It’s Time to Face the Groundhog of Fear
As I’ve been telling you, you and I are going to change your life. Hopefully, you’re up to speed on this, because we’ll be a lot more effective in changing your life completely if you know what’s going on.
Last time, we talked about what you deserve. But once you get the inkling about what you deserve, there’s still a number of things that can stand in the way of getting that pile of deserving. Before you start going around pointing and blaming possible things that stand in your way, the biggest road block is not one you can shake a finger at. That’s right, it’s fear.
Folks, fear is probably the most worthless of all feelings. Sure, it’s valuable when you’re being chased by a saber-tooth tiger who is hell bent on devouring you whole. But, I don’t know if you noticed, but there ain’t many saber-tooth tigers around anymore. The problem is, we have this whole whack of feelings that we evolved as a necessity for survival, but more than likely, we find most of our survival needs easily met. Since there’s no saber-tooth tigers to pin our fear on, we pin it on whether or not there’s enough milk left for our cereal, or the possibility that we’re going to have a bad haircut.
When we want to change something, fear pops up like a pesky groundhog. Instead of flushing out that groundhog immediately, we often sulk and abandon our nice manicured lawn to the fear. Worse yet, our fear can be so powerful that we begin to justify its existence. “Oh, I don’t think a manicured lawn was really for me,” you say, or “Maybe groundhogs are just a sign for me to live in a basement.” In other words, you think that you and the fear have to find common ground.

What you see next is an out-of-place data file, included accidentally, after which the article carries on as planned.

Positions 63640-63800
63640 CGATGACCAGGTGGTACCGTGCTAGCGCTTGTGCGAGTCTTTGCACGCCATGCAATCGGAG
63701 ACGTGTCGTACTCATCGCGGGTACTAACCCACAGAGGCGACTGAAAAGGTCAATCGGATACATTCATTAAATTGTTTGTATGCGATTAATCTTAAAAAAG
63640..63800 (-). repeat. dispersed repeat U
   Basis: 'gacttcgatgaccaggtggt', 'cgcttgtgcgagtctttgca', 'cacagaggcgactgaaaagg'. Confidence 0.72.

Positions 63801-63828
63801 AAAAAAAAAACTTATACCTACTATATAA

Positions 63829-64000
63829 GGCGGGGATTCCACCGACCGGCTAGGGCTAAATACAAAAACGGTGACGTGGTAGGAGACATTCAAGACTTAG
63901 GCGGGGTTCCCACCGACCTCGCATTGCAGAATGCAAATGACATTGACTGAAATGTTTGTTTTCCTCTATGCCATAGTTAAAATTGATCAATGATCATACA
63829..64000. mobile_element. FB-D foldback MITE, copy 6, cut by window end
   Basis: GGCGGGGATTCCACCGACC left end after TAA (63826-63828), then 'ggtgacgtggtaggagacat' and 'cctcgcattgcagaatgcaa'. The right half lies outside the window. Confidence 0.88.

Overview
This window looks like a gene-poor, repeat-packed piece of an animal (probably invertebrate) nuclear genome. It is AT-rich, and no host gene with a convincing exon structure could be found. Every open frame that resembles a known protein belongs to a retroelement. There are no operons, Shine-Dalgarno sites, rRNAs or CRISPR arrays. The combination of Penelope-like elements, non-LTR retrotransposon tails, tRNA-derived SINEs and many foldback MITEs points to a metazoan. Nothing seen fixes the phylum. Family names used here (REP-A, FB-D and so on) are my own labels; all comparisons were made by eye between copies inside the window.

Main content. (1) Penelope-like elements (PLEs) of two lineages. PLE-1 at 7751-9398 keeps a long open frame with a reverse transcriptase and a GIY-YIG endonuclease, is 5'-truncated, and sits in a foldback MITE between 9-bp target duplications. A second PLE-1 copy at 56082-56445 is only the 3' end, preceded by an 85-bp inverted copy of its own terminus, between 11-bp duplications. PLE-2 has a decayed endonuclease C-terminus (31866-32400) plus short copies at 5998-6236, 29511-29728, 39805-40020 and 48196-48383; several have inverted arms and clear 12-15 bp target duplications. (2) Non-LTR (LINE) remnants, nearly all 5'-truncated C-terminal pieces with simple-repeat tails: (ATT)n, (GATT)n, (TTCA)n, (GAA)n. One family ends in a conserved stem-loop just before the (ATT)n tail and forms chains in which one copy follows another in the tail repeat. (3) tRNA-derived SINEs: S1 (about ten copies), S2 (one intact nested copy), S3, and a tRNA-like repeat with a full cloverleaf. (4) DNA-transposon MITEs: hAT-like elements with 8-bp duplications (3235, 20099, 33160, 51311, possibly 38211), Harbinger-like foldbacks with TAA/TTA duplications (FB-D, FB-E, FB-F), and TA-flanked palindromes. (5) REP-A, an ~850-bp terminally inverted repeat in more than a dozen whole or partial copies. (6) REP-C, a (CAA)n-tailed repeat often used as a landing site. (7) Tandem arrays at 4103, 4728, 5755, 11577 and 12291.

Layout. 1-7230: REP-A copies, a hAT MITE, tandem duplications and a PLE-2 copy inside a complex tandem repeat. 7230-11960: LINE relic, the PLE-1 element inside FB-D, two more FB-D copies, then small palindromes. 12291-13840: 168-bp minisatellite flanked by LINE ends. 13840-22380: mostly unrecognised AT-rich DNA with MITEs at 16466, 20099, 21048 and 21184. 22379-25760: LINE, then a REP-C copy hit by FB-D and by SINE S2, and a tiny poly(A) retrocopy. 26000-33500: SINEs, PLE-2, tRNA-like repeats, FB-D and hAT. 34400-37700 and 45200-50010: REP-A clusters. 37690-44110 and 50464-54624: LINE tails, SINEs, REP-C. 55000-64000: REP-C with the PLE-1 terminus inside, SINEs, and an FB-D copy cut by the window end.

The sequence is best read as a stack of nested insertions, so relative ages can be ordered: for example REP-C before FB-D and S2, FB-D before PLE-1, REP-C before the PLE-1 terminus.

Let’s shoot that idea right in the face. It’s time to see that fear is out to destroy every ounce of ground you’ve gained, not because it is evil, but because its little walnet-size brain doesn’t know whose ground it’s messing with. If you want to coddle and nurse the fear, that’s fine. You could even help it by going out there with a shovel and digging your own holes.
I know, destroying fear is scary. You look out and see these long, giant mounds of upturned dirt, and it might seem like there’s some kind of giant snake living in the ground you want to gain back. But no, it’s just a stupid little furry thing. Kill it. Kill it until it’s dead.
Or, if you want to be nicer to a little destructive furry thing, then trap it and move it to where it can’t be so pesky. After all, you might come across a bear one day, and you’ll need to defend yourself with your little furry bundle of fear.
What’s that? A groundhog isn’t much good in an encounter with a bear? Oh, well, I guess it’s best to let it go then. After all, if you want to change your life, then carrying around a groundhog in a cage doesn’t really make a lot of sense.
Just My Thoughts,